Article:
When US mum-of-four Dejah Roman shared an update about toddlers on Facebook a couple of years ago, she couldn’t have known that it was on a slow burn to go viral, and that’s what has happened two years after the fact.
“I am 2. I am not terrible.”
Mary Katherine Backstrom, another mum in the trenches, re-shared Dejah’s compassionate post about stereotyped “terrible” two-year-olds and it’s caught the eye of tens of thousands of other parents.
Dejah’s post was written from the point of view of a misunderstood toddler, and reminds us of how powerless small children can feel.
“I wanted it to sound as if a 2-year-old could say this, this is what they would say,” she told Good Morning America.
“Our toddlers have no choice and no voice. We just shift them around. If there was an adult [who] touched me without asking, talking while I was crying … I would get upset too.”
“They’re much more capable than we think and we are actually pretty disrespectful to them. We do things to keep them safe, but a lot of it isn’t necessary.”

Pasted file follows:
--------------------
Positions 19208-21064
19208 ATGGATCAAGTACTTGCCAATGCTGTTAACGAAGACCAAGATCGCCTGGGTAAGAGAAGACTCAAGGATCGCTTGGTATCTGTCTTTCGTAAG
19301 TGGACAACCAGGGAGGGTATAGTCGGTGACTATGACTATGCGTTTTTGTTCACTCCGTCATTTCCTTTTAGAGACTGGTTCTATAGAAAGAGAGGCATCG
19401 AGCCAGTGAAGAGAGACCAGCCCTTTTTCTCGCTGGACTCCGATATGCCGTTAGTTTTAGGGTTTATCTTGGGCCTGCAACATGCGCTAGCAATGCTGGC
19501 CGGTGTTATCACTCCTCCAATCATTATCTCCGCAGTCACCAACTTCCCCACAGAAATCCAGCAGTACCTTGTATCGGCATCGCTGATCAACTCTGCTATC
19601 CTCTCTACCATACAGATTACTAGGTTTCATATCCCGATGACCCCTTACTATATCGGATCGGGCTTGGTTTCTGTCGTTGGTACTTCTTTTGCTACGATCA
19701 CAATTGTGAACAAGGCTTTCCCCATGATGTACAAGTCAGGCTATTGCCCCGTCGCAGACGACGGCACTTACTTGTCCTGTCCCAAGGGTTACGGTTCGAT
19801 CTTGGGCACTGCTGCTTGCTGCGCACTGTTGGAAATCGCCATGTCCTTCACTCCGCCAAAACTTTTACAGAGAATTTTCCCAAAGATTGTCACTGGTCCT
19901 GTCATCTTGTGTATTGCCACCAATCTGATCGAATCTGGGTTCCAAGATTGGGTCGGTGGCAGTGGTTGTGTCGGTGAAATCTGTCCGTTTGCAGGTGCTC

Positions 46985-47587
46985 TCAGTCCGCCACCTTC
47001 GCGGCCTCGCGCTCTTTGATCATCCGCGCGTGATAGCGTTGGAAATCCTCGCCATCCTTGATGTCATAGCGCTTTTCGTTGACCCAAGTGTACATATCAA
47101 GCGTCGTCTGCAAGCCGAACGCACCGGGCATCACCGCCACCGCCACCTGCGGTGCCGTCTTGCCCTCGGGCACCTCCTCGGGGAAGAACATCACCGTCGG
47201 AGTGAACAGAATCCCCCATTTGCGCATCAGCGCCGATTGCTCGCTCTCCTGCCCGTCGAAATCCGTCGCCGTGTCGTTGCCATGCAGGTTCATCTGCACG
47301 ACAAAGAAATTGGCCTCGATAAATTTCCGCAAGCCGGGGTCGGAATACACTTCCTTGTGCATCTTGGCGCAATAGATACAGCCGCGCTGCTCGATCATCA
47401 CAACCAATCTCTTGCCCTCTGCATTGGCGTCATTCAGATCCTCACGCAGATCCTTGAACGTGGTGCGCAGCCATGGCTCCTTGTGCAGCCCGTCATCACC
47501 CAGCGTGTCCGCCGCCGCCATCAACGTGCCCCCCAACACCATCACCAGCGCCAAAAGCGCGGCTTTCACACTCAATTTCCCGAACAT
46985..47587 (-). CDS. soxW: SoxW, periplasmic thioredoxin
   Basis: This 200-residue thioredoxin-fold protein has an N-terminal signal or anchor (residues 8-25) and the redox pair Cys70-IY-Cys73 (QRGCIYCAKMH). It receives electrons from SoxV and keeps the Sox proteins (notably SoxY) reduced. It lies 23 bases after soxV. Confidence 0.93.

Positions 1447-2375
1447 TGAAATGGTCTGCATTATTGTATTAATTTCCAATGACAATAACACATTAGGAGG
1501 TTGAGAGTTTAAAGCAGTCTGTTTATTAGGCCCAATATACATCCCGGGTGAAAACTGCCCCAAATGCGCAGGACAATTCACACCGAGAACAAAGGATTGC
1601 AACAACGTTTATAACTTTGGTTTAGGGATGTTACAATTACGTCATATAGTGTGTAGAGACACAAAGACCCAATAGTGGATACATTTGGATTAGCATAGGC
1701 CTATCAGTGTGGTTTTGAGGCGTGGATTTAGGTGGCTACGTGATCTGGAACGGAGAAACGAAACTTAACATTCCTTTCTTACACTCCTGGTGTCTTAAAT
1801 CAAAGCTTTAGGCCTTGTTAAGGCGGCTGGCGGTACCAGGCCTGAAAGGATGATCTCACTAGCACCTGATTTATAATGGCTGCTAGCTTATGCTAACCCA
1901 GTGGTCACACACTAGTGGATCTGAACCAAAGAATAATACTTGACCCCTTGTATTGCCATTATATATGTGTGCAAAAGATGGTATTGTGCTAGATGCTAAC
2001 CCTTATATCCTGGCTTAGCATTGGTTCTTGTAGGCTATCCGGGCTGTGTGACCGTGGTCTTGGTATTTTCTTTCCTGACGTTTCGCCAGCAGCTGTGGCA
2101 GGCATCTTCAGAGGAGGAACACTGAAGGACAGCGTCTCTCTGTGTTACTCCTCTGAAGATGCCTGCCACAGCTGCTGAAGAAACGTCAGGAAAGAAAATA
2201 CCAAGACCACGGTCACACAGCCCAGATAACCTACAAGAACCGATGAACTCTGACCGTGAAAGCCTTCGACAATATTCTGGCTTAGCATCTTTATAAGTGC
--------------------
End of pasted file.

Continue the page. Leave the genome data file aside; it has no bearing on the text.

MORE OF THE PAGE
No, no, NO!
“Today I woke up and wanted to get dressed by myself but was told ‘No, we don’t have time, let me do it.’ This made me sad,” Dejah’s piece reads.
“I wanted to feed myself for breakfast but was told, ‘No, you’re too messy, let me do it for you.’ This made me feel frustrated”
It continues on in this vein, detailing what might just be the innermost thoughts of a two-year-old. It’s really helpful to consider their experience.
Children are still working hard at mastering emotional self-regulation at this age and things that seem inconsequential to us are often the big things for toddlers.
Being more aware of their feelings and ’emotion coaching’ them through challenging situations can help defuse tantrums and give them the tools to cope better, down the track. Dejah’s writing is reminding thousands of parents to do just that.
Reframing toddler behaviour
Mary Katherine Backstrom – the mum who resurfaced this now viral Facebook post a couple of weeks ago – says Dejah’s words were a turning point for her.
“It changed my perspective,” she told Good Morning America. “I was able to look at the developmental milestones that a toddler has and take away that their negative behaviours are not personal.”
“Kids are not giving you a hard time, they are having a hard time. Once I got that concept, it really helped me with my kids,” Mary Katherine said.
Here’s the post that’s striking a chord with so many, with thanks to Dejah.
This post originally appeared on Babyology.
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